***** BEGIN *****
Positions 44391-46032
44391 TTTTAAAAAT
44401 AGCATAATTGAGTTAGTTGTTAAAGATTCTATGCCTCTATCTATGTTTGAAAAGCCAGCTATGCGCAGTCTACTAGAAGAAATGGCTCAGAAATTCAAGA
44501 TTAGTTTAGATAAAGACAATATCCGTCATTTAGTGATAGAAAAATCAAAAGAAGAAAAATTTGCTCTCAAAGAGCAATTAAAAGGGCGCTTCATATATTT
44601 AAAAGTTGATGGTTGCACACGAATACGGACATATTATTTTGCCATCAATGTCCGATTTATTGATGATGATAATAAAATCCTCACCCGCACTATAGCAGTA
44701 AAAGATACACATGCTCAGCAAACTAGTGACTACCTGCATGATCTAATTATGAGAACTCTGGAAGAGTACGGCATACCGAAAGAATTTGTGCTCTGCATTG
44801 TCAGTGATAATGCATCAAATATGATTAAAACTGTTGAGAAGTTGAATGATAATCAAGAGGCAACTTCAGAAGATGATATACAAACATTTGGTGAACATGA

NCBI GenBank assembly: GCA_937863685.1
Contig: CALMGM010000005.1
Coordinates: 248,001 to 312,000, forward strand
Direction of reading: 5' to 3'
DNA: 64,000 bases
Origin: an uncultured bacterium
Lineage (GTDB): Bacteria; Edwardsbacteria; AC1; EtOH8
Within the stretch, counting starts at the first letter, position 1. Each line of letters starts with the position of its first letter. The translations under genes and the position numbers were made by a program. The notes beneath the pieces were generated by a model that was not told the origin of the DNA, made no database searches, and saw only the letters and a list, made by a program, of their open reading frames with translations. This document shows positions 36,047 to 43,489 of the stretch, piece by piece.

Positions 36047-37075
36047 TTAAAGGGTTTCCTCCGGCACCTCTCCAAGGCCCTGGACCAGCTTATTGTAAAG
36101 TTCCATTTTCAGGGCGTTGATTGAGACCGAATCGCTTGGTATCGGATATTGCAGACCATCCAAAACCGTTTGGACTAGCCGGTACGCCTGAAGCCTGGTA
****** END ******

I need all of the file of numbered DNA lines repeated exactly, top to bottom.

Positions 44391-46032
44391 TTTTAAAAAT
44401 AGCATAATTGAGTTAGTTGTTAAAGATTCTATGCCTCTATCTATGTTTGAAAAGCCAGCTATGCGCAGTCTACTAGAAGAAATGGCTCAGAAATTCAAGA
44501 TTAGTTTAGATAAAGACAATATCCGTCATTTAGTGATAGAAAAATCAAAAGAAGAAAAATTTGCTCTCAAAGAGCAATTAAAAGGGCGCTTCATATATTT
44601 AAAAGTTGATGGTTGCACACGAATACGGACATATTATTTTGCCATCAATGTCCGATTTATTGATGATGATAATAAAATCCTCACCCGCACTATAGCAGTA
44701 AAAGATACACATGCTCAGCAAACTAGTGACTACCTGCATGATCTAATTATGAGAACTCTGGAAGAGTACGGCATACCGAAAGAATTTGTGCTCTGCATTG
44801 TCAGTGATAATGCATCAAATATGATTAAAACTGTTGAGAAGTTGAATGATAATCAAGAGGCAACTTCAGAAGATGATATACAAACATTTGGTGAACATGA

NCBI GenBank assembly: GCA_937863685.1
Contig: CALMGM010000005.1
Coordinates: 248,001 to 312,000, forward strand
Direction of reading: 5' to 3'
DNA: 64,000 bases
Origin: an uncultured bacterium
Lineage (GTDB): Bacteria; Edwardsbacteria; AC1; EtOH8
Within the stretch, counting starts at the first letter, position 1. Each line of letters starts with the position of its first letter. The translations under genes and the position numbers were made by a program. The notes beneath the pieces were generated by a model that was not told the origin of the DNA, made no database searches, and saw only the letters and a list, made by a program, of their open reading frames with translations. This document shows positions 36,047 to 43,489 of the stretch, piece by piece.

Positions 36047-37075
36047 TTAAAGGGTTTCCTCCGGCACCTCTCCAAGGCCCTGGACCAGCTTATTGTAAAG
36101 TTCCATTTTCAGGGCGTTGATTGAGACCGAATCGCTTGGTATCGGATATTGCAGACCATCCAAAACCGTTTGGACTAGCCGGTACGCCTGAAGCCTGGTA